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Your home's first responder: Stocking a first aid kit

| Safety | Healthy You

Young woman gives first aid to another woman sitting next to bicycle

It’s never too early to prepare. Restock your first aid kit before you need it.

Accidents happen. So do cuts, burns and insect stings.

For your peace of mind, prepare for the unexpected — whether it’s a mishap at home, an accident on the road or something more serious.

One way to do that is by having a fully stocked first aid kit.

Having supplies ready — and all in one place — when you need them means you can help people feel better faster when they’re hurt or sick.

What to stock in a first aid kit 

Here are some essentials, according to the American College of Emergency Physicians:

Medications and topical aids

  • Acetaminophen, ibuprofen and aspirin. For pain and fever relief. If you have child(ren), have a pain reliever that’s suited to their needs.
  • Antacid. For upset stomach.
  • Antibiotic ointment. To disinfect and protect wounds from infection.
  • Antidiarrheal. For diarrhea.
  • Allergy medicine. To counteract allergic reactions. This may be antihistamine liquid, cream or self-injectable epinephrine (Epi-Pen), as directed by your healthcare provider. 
  • Antibiotic ointment. For minor wounds.
  • Aloe vera gel. To relieve skin concerns, including burns, itching and dryness.
  • Calamine lotion. To relieve itch from insect bites and stings and poison ivy.
  • Cough and cold medications. Follow the directions on the label. Ask your provider if you have any questions about the use of these medications for you or your child(ren).
  • Decongestant tablets. Consult the label and/or your provider for condition- or age-appropriate dosages.
  • Hydrocortisone cream. To relieve irritation from rashes. Note that this cream comes in different strengths, so please talk with your provider about the proper dosage for you.
  • Opioid overdose medication. Having a rescue kit on hand could save the life of someone who accidentally takes too much of an opioid medication. Ask your pharmacist about behind-the-counter kits.
  • Petroleum jelly. To lubricate a thermometer or to soften skin.

Tools and supplies

  • Adhesive tape. To keep gauze in place.
  • Alcohol or antiseptic wipes. To disinfect wounds or clean hands.
  • Bandages of different sizes. To cover minor cuts and scrapes.
  • Butterfly bandages. To tape edges of minor cuts together.
  • Elastic wraps. To wrap wrist, ankle, knee and elbow injuries.
  • Gauze in rolls or pads. To dress larger cuts and scrapes. 
  • Instant-activating cold packs. For treating injuries and burns.
  • Latex-free gloves. To reduce the risk of infection when treating open wounds.
  • Moleskin. To prevent or treat blisters.
  • Safety pins (large and small). To fasten splints and bandages.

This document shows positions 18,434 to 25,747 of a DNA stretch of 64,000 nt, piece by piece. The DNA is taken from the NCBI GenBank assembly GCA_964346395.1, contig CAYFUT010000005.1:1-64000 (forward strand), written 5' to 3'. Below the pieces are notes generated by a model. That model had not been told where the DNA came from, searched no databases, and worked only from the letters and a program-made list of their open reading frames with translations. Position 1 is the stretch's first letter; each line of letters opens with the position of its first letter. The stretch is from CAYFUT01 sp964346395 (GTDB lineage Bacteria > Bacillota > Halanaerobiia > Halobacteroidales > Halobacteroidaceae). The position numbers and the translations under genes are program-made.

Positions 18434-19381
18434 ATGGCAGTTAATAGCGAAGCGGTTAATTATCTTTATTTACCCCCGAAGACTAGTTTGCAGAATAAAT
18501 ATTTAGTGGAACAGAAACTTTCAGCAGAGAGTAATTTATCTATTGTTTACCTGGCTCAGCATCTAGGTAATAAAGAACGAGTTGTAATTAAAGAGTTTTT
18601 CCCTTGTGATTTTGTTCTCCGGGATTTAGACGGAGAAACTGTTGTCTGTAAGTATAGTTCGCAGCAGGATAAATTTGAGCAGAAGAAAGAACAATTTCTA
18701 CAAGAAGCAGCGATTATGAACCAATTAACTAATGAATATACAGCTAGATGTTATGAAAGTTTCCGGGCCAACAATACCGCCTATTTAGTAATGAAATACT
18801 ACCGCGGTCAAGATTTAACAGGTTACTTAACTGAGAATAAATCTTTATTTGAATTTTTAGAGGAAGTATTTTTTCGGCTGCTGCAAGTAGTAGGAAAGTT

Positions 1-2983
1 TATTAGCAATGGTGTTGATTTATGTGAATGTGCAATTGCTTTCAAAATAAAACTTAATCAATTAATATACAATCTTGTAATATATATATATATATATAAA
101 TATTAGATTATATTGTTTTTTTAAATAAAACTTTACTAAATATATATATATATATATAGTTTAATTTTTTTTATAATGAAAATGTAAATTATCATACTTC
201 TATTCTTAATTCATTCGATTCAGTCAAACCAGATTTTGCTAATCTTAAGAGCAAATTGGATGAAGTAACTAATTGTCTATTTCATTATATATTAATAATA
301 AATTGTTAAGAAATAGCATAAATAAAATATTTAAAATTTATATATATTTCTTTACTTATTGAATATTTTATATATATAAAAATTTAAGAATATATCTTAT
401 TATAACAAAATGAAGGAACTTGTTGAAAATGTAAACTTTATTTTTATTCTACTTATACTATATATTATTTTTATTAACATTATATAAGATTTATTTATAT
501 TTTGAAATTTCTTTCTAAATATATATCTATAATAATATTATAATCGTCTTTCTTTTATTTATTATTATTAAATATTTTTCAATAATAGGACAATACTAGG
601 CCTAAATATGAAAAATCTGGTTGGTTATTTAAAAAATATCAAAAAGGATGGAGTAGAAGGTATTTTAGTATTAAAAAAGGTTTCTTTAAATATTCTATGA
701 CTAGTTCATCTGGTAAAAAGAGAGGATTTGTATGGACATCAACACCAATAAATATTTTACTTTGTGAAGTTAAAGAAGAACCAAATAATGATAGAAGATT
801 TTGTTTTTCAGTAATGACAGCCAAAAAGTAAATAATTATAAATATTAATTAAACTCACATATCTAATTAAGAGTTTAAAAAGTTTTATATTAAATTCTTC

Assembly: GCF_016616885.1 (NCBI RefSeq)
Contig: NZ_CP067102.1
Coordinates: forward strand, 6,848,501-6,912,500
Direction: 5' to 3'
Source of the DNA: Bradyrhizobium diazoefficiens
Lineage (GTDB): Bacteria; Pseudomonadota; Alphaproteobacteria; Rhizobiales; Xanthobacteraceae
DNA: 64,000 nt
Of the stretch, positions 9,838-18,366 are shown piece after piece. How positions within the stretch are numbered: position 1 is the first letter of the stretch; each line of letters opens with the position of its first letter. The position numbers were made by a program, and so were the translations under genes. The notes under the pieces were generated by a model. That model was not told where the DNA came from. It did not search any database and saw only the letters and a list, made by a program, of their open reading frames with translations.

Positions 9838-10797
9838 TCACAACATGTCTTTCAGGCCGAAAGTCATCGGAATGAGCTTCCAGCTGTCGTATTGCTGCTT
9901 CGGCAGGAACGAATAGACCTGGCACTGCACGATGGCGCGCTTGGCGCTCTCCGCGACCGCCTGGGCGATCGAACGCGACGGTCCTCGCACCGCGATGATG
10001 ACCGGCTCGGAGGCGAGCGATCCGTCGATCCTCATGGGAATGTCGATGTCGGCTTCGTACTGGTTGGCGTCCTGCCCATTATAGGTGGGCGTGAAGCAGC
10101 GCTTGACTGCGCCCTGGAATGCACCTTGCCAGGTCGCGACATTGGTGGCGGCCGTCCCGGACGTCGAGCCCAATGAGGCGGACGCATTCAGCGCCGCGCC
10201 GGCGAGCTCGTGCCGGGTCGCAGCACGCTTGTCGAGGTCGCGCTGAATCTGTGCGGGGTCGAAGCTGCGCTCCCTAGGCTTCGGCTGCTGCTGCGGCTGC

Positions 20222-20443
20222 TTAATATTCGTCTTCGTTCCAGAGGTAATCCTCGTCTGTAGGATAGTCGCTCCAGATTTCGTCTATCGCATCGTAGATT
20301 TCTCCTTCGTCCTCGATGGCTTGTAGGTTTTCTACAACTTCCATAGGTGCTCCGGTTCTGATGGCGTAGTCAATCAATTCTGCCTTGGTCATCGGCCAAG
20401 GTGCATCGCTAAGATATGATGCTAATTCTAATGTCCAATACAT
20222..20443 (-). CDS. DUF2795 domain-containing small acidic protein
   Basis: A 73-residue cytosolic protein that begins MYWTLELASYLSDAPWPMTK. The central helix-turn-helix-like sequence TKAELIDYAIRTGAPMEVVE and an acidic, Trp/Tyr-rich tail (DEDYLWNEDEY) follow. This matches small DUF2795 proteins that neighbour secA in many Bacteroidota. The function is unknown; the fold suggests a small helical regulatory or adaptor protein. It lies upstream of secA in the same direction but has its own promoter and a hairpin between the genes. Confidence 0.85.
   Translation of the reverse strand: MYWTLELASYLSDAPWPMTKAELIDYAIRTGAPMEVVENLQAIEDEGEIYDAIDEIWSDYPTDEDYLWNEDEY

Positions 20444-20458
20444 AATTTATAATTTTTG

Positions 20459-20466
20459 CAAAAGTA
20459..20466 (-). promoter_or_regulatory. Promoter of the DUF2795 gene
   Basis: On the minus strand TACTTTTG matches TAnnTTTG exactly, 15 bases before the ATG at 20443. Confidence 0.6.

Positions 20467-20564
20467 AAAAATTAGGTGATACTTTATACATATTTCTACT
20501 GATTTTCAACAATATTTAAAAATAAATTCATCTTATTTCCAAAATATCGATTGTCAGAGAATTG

• Sharp scissors with rounded tips. To cut tape, gauze or clothes.
  • Syringe or dropper. To give oral medications. 
  • Thermometer. To identify a fever.
  • Triangular bandage. To wrap injuries and make an arm sling.
  • Tweezers. For removing small splinters, foreign objects, bee stingers and ticks.
  • Wipes. To disinfect hands or clean wounds.

How to pack and store

Store your first aid kit in a container that is sturdy. Just make sure it’s roomy enough to keep everything together. 

The kit should be easy to take with you in a disaster.

Here are a few more tips for making your kit as useful as possible:

  • Have enough supplies for everyone in your group or household.
  • Package items in zippered or vacuum-sealed bags to keep them dry and clearly visible.
  • Clearly label and date medications or other items that expire. Learn where and how the FDA recommends disposing of your unused meds.
  • Keep a paper or laminated print of emergency contact phone numbers and addresses.
  • Print a copy of each family member’s medical history including current medications and allergies.
  • Carry a first aid manual or tip card.

What to know

If you or others in your household have unique needs, include those items in your kit or plan to have extras on hand all the time.

As you restock or build your first aid kit, refresh your knowledge and skills. If it’s been more than a few years, consider signing up for a first aid class.  Or watch online videos to get familiar with common first aid techniques.

You can also teach your children about how to use some items in the kit. Updating your kit is a great opportunity for the whole family to talk about where you keep these supplies and how often to replenish them.

If you’ll be away from home, you might need to add a few items to your kit for travel. And if you’re planning a trip into the great outdoors, check out these wilderness health tips.

Being prepared with fresh supplies and know-how can relieve some of the stress that comes with the uncertainties in life.